When you started using the wall wart, you probably created a ground loop.

    If the noise is gone, the diode won't improve things, but it will reduce the available supply voltage from 6 to around 5.3 to 5.4v. At that point, the only benefit would be to prevent damage in case the supply was connected with the leads reversed.

    Your antenna will be most effective if it is 1/4 wavelength.
    For the following frequencies:
    118 MHz, or the middle of the band, that's about 28.4".
    108MHz is 31",
    128MHz is 26.16".
    If you're listening to one particular frequency most often, you should make an antenna tuned for that frequency. The "general chat" pilot frequency is 123.45 MHz, optimal 1/4 wavelength for that is 27.12".
     
  12. Audioguru

    New Member

    Dec 20, 2007
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    Hi again mik3ca,
    I am sorry if I offended you. We have talked about your super-regen radio's reception problems and audio amplifier's distortion enough on the other forums. I was hoping that you would understand my simulation of your amplifier and my fixes to it here. I won't talk about them any more.
    I am glad you fixed your hum problem.
     
  13. thingmaker3

    Retired Moderator

    May 16, 2005
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    You might try using a grounding rod, if you have access to such. Cold water pipes are no longer approved as the sole grounding means for residences because they don't always provide a decent ground path. The same might be happening with your furnace vent.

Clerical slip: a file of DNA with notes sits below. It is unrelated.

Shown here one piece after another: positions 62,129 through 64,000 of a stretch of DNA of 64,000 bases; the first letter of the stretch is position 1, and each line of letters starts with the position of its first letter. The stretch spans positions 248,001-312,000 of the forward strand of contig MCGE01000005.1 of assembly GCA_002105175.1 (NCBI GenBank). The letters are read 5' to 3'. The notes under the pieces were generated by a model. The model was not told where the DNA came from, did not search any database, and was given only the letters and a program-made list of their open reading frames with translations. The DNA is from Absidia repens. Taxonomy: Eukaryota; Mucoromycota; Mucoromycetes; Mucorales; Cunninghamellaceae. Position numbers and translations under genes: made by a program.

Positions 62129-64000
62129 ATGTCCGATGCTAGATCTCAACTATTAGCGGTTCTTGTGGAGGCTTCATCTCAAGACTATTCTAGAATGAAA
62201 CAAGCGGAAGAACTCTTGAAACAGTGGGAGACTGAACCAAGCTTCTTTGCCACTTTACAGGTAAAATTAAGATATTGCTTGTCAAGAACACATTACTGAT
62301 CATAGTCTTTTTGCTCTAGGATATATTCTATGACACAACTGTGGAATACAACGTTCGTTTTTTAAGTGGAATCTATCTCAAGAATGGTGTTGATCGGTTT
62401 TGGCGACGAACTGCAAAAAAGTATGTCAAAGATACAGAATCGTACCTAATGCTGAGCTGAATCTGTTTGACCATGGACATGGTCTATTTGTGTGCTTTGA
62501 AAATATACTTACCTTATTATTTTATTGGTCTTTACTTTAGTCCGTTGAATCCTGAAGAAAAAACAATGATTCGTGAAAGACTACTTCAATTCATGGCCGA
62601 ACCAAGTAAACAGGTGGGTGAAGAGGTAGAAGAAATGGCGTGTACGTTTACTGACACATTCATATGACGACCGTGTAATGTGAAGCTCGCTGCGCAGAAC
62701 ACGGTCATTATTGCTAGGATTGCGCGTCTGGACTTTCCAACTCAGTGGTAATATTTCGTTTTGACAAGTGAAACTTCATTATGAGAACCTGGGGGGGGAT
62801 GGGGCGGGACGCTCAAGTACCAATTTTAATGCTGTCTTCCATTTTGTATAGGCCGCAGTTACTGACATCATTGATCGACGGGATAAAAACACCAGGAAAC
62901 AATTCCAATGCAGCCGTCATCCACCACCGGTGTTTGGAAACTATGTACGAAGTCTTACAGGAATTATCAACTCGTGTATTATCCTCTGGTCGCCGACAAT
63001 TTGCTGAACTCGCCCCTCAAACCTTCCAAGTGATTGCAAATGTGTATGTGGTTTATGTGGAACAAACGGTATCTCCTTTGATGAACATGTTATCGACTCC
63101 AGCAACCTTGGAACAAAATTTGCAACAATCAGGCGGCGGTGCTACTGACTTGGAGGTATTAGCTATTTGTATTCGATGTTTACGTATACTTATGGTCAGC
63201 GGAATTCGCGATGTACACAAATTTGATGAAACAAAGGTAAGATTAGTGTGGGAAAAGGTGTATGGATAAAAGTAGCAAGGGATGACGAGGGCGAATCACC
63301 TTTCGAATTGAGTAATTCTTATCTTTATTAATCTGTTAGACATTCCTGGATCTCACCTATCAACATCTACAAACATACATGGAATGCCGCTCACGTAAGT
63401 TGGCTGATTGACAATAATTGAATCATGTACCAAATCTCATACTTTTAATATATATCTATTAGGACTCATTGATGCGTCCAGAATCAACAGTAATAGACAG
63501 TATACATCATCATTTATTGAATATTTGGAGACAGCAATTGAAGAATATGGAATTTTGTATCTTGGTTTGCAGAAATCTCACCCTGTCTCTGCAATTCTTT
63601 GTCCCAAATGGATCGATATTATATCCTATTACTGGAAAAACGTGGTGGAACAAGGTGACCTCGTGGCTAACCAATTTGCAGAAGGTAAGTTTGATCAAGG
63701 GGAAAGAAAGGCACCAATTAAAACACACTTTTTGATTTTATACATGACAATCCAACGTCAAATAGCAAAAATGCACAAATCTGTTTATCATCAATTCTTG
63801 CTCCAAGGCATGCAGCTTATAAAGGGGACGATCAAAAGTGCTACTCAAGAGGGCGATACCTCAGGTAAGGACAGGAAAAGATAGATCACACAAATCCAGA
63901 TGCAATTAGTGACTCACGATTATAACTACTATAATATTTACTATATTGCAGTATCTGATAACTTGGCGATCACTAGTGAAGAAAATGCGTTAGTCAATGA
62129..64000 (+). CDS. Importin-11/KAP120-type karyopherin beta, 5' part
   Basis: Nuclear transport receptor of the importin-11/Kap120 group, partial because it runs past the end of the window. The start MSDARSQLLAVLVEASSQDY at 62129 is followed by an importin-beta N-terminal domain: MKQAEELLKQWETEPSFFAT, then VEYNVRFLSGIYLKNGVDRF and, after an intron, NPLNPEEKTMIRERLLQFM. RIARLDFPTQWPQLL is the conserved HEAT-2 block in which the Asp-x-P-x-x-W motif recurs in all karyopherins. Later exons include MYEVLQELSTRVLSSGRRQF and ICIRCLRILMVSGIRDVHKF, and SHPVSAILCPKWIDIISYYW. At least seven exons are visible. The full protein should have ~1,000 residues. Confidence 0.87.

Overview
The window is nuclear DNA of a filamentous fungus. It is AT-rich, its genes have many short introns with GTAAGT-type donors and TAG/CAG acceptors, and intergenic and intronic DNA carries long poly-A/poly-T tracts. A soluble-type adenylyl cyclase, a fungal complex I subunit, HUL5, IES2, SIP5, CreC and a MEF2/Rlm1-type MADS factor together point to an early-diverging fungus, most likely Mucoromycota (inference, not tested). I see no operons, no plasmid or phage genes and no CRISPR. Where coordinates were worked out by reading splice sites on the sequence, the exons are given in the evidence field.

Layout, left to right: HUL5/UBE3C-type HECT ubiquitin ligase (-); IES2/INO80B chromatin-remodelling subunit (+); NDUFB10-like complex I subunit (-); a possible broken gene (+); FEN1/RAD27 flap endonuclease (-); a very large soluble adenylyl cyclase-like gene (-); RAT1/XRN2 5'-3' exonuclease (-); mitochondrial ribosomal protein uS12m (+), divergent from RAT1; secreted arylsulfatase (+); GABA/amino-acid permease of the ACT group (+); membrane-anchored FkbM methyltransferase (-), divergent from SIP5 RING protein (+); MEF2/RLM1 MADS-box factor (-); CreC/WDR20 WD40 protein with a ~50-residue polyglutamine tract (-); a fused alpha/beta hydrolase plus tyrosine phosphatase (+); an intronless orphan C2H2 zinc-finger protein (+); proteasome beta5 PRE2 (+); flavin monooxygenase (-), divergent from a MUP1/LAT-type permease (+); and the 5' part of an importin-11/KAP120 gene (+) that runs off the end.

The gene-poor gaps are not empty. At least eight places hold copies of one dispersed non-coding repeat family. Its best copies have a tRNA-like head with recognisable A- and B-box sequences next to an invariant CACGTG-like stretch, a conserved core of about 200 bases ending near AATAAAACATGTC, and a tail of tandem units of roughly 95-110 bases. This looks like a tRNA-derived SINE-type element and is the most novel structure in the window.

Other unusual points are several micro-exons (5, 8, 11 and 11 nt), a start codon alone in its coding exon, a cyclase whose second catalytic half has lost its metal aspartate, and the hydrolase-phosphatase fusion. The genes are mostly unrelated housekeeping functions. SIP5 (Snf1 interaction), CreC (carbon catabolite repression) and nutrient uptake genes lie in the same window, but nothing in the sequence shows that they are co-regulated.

14. mik3ca

    Thread Starter Active Member

    Feb 11, 2007
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    I just noticed that when I replace the two pull-up resistors in my schematic with a pull-up resistor and a 0.15uH inductor connected in series, it seems that I can pull in weaker stations better.

    I'm wondering if the wall adapter emits substantially high frequencies that prevents the receiver from working.
     
  15. SgtWookie

    Expert

    Jul 17, 2007
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    In HF circuits, very small changes can result in either improved performance, or greatly degraded performance. It's up to the person with the circuit in hand to figure out what works best.

    ALL circuits are compromises of sorts, trading current for speed, voltage for amplification, etc. But when beginning to delve into higher frequencies, un-planned for things can happen. Circuit layouts must be more and more precise, types and composition of things like capacitors must be considered. A multilayered ceramic capacitor does not respond at 500 MHz like it does at 50 MHz; one marked as 47pF will likely measure close to 147pF at higher frequencies, and just go up from there.
     
  16. mik3ca

    Thread Starter Active Member

    Feb 11, 2007
    189
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    I have a miller effect circuit in my amplifier. the emitter of a transistor is connected to ground through a capacitor and resistor in parallel.

    I tried 8K resistor in parallel with a 1000uF cap and it seemed to cause the hum. I reduced the 8K to 1K, and the hum was reduced, but I think that my ability to tune into weak stations have been reduced.

    So it seems that I need to find the best resistor (the highest possible that won't cause the hum) that also allows me to tune into weak stations.